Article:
E-Releases.com – 2006-04-12 09:13:18
LOS ANGELES, April 6, 2006 — America could end the need to import fossil fuels from the Persian Gulf region by 2020, according to a study developed by Professor Daniel M. Kammen and his colleagues at UC Berkeley’s Renewable and Appropriate Energy Laboratory (RAEL).
Titled “Towards Energy Independence in 2025,” the study details immediate and long-term measures that, applied to the nation’s transportation sector and fleet of power plants, could reduce oil imports by more than 30 percent within twenty years. These measures could deliver daily oil use savings of more than 22 percent -— equivalent to the 6.3 million barrels a day America currently imports from the Persian Gulf.
The transportation sector accounts for over 70 percent of US oil use. The study’s recommendations include: increased fuel economy standards; the use of biofuels; a major push to make plug-in hybrid vehicles which run on gasoline, or preferably cellulosic ethanol, as back-up; and a general expansion of the use of hybrid vehicles. Professor Kammen notes that, if pursued aggressively and consistently, these currently available and near-term technologies and policies could make possible even larger oil use savings than the study projects.
The RAEL study was funded by a grant from Americans for Energy Independence, a non-profit group dedicated to raising awareness of the consequences of, and solutions to, America’s reliance on imported oil. “We spend over $240 billion a year on foreign oil,” cites the group’s president, Chris Wolfe. “Oil price and availability dictate the value of our nation’s stock markets and our retirement portfolios. Every time we fill up our cars, we transfer a greater part of our personal and national wealth to questionable governments. It’s time for a change and this study shows how to start.”
Wolfe says RAEL’s findings “highlight how we can slow and ultimately reverse the use of petroleum used in our cars, trucks and SUVs. In doing so, we can stop the tremendous outflow of dollars to unfriendly regimes, improve our own economy, reduce pollution and, as a very important side benefit, make progress at slowing Global Warming.”
Americans for Energy Independence will use the study to spearhead its efforts, making it available to the public and presenting it to all members of Congress. “We must put energy independence at the top of our national agenda,” Wolfe states. “To achieve it, we must have a plan of action, we must be willing to change our behaviors and, most importantly, we must have dedicated leadership to make it happen.”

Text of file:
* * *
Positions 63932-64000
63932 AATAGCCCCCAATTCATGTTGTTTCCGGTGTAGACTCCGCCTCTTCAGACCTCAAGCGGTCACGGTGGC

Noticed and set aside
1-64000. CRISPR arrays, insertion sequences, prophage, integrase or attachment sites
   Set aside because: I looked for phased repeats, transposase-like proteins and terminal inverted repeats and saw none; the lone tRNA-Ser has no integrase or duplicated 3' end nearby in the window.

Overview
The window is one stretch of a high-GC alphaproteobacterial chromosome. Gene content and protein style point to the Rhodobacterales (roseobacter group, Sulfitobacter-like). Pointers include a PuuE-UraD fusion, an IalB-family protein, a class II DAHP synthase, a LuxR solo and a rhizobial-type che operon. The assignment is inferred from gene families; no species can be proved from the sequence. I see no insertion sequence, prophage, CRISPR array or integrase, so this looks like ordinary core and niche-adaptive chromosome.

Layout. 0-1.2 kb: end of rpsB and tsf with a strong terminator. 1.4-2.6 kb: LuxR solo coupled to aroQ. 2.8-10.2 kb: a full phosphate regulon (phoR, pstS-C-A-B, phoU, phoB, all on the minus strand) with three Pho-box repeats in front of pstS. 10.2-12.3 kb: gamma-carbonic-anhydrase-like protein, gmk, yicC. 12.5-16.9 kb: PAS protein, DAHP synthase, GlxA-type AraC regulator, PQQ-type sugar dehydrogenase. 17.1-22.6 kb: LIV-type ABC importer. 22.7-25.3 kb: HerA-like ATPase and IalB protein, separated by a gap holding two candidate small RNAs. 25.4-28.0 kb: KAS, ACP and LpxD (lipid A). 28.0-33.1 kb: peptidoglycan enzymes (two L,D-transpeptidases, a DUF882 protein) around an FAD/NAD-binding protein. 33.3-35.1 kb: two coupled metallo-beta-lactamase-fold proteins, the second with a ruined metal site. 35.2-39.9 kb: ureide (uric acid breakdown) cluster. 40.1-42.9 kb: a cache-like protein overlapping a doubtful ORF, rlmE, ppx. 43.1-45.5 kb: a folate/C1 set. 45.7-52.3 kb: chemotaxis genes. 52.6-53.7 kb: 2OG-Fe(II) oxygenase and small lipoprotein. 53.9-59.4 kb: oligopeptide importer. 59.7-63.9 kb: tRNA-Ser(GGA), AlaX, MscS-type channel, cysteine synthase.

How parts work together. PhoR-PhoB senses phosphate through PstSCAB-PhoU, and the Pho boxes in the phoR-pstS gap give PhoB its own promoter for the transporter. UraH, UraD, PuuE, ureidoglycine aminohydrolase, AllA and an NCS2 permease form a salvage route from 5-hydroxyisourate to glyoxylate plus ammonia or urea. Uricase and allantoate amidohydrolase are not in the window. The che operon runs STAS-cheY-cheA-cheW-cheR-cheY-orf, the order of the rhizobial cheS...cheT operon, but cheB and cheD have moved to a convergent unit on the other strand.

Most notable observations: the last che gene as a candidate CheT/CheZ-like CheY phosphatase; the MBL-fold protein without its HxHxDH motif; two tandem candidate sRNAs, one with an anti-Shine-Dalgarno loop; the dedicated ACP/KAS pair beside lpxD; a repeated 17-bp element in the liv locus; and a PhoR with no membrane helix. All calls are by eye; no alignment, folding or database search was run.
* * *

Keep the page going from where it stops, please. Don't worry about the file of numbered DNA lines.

Professor Kammen notes that his study highlights some of the many opportunities for the US to change what he calls “our fossil-fuel addiction.” Observing that energy issues have not had significant national discussion for more than 30 years, Kammen suggests, “We have been negligent in investing in energy research and development, as well as in ways to reward clean, domestic sources of power production. This study, and the vision of Americans for Energy Independence, explores how we can make the nation more environmentally sound and geopolitically secure.”
In addition to oil use savings and the resulting reduction of oil imports, the study’s recommendations could entail a 50 percent reduction in carbon emissions from light duty transportation (small trucks, SUVs and similar fleet vehicles), and a related cost savings of $1.1 trillion.
“Towards Energy Independence in 2025” is available by request from Americans for Energy Independence, as well as at the group’s website, http://www.ei2025.org.
The Renewable and Appropriate Energy Laboratory was founded in 1998 by Professor Daniel Kammen, the Class of 1935 Distinguished Professor of Energy. Today, it involves some 20 students, faculty, and post-doctoral fellows from a range of physical science, engineering, and social science disciplines.
Recent projects have included work on clean energy scenarios for California and the nation, the factors needed for expansion of the global solar, biomass, and wind industries, and issues of energy and development in Africa, Latin American, and Asia. For more information on past and current RAEL projects or to download technical and non-technical material, see the lab website, http://rael.berkeley.edu/, where reports, news, video clips, and descriptions of the team’s projects are all available.
Americans for Energy Independence, Inc. is a non-profit California corporation located in Studio City, California. Its mission is to utilize the mass media to alert Americans to current and potential dangers of the country’s dependence on foreign oil to meet its national energy needs, to raise awareness of the benefits of becoming energy independent, and to propose and encourage solutions, strategies and citizen action that can lead to a future of American energy independence. For more information, access their website at http://www.ei2025.org.
Chris Wolfe: email@example.com
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